A: Obviously, if you’re doing a 3-D undertaking, the road leads through James Cameron, as he has been the most innovative with 3-D. So in the early stages, there were meetings with James and his team about how to use the cameras and technologies.

There are two ways you can do a 3-D film: You can shoot it in 2-D and convert it later into 3-D, or you can shoot it in 3-D and go for that next-level experience throughout. We opted for the latter, shooting it with 3-D cameras and a whole bunch of technical stuff that’s way above my head. That technology is constantly changing and evolving. I’m sure the equipment we used a year ago is already outdated.
 


 

Q: The last time we spoke, it was about your acting role in the HBO film Hemingway and Gellhorn [filmed in the East Bay], in which you played an innovative director making a cutting-edge film
in the 1930s. Is there any connection between those experiences?


A: I wish I could tell you that there was. Hemingway and Gellhorn was an amazing project; it was a great experience, but the Metallica film was already in the works. I learned a lot from director Phil Kaufman, and one of the reasons I wanted to do that was to be in a situation where I’m unfamiliar, but surrounded by people of that caliber, so I could just be a sponge and absorb that experience.
 

Q: One of my favorite concert films is Gimme Shelter, about the Rolling Stones’ infamous concert at the Altamont Speedway. There’s the amazing music, but also it’s a powerful document of a scary and tragic event. What concert films influenced Through the Never?

A: I would rank Gimme Shelter up at the very top, seeing all the footage of the Stones behind the scenes, helicopter rides, and in the editing room, and it’s such an amazing snapshot of an amazing period of time.

Also, The Band’s The Last Waltz is a reference as a concert with a real emphasis on the performance. What’s happened over the past couple of decades is that there has been a lot of quick editing and shorter attention span stuff that came out of the MTV era. Now, I love MTV, and MTV has been responsible for a lot of Metallica’s success. But The Last Waltz is edited like a movie: You get nice long shots, and it’s not edited in that machine-gun style.

Finally, it’s impossible not to think of Pink Floyd’s The Wall and Led Zeppelin’s The Song Remains the Same. Those were real films, and that’s what we wanted to do.
 

Q: I wanted to make sure we touched on Metallica’s East Bay heritage. I heard that you guys rented out the entire Oracle Arena to rehearse for the concerts.

A: Yes. Everything about this film was thought out. We didn’t just film the last few shows of a world tour. So the stage we built was the size of an aircraft carrier, and we built it first on Treasure Island in the old seaplane hangar. Then, the second round of rehearsals was at Oracle, where we have always had great experiences, both playing there and going there as fans of music to see our favorite bands. We’ve spent a lot of great time in that building over the years.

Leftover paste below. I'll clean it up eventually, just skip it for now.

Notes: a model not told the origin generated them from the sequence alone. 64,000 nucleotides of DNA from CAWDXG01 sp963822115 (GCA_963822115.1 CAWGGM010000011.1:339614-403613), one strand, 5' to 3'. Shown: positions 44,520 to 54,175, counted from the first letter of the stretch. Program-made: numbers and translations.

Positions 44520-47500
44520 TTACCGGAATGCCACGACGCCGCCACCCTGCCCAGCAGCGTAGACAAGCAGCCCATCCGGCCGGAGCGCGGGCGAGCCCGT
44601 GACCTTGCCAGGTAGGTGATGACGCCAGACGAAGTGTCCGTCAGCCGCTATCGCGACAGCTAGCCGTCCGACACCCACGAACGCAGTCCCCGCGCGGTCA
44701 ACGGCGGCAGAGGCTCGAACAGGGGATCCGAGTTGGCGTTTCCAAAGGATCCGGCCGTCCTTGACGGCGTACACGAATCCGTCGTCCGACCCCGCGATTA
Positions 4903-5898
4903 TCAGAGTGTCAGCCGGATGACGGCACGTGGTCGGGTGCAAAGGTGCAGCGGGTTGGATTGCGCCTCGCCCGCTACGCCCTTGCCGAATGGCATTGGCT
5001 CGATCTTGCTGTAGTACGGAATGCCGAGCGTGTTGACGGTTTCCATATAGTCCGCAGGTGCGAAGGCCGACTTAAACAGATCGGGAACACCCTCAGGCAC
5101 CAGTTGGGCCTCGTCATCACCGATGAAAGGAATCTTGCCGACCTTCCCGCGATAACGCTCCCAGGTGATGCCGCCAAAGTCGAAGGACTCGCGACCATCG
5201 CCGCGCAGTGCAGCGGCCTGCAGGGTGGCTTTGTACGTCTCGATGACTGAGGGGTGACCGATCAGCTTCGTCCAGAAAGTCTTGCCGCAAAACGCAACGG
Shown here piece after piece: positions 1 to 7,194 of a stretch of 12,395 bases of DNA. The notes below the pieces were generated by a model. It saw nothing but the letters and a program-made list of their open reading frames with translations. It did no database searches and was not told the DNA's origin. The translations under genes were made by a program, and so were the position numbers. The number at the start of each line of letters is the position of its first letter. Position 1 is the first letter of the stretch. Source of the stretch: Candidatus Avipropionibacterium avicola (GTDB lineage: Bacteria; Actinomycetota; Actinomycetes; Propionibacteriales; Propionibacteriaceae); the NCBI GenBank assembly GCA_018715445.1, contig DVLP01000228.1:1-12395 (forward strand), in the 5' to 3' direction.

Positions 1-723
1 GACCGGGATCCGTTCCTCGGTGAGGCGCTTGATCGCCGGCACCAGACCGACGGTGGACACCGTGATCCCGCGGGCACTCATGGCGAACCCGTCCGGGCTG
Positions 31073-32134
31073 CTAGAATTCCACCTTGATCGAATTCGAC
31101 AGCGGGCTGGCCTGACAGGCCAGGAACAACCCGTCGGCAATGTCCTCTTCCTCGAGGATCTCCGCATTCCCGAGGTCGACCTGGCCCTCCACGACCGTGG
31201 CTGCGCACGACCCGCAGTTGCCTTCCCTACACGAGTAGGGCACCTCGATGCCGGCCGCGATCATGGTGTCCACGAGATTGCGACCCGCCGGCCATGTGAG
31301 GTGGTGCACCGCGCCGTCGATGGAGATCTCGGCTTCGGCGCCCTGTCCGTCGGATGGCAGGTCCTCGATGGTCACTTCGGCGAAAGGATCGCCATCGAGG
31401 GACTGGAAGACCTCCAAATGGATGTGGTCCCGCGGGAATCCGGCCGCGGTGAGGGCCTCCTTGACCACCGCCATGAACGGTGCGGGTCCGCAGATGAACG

Q: Last year, I ran into James Hetfield at the UC Berkeley Botanical Garden, and I’ve interviewed Kirk Hammett about growing up in El Sobrante and all his haunts and hangouts. What are your favorite spots in the East Bay?

A: My fiancée [model Jessica Miller] and I go almost every week to the Shattuck Cinemas in downtown Berkeley. We drive over from Marin, and watch art house movies and these cool under-the-radar films that we love to see. Hit a restaurant, grab a Starbucks, and park ourselves at the Shattuck for two or three films.

Listen, I could talk to you for six hours about the East Bay, with our history in El Cerrito, going back to those crazy days in the 1980s. But these days, Shattuck night is our favorite night out.

 


 

The East Bay Metallica Tour

These local spots have played major roles in Metallica’s 32-year history.

Metallica Mansion: This tiny house at 3132 Carlson Boulevard in El Cerrito was home to Metallica during its breakthrough years in the mid–1980s. The band’s classic albums Ride the Lightning and Master of Puppets were written and rehearsed in the garage.

Ruthie’s Inn: This long-gone nightclub at 2618 San Pablo Avenue in Berkeley was a place in the 1980s to see punk and metal bands, such as Dead Kennedys and Social Distortion. Metallica’s Ruthie’s shows, featuring original performances of Kill ’Em All and Ride the Lightning, are the stuff bootleg recorders’ dreams are made of.

Oakland Coliseum: The home of the A’s and Raiders is not the fanciest stadium anymore, but it’s certainly a significant landmark in rock ‘n’ roll history. Led Zeppelin played its last U.S. concerts here at a Day on the Green festival in 1977. And Metallica played three Day on the Green shows, opening for the Scorpions in 1985, headlining in 1991, and co-headlining in 1992 with Guns N’ Roses.

 

Faces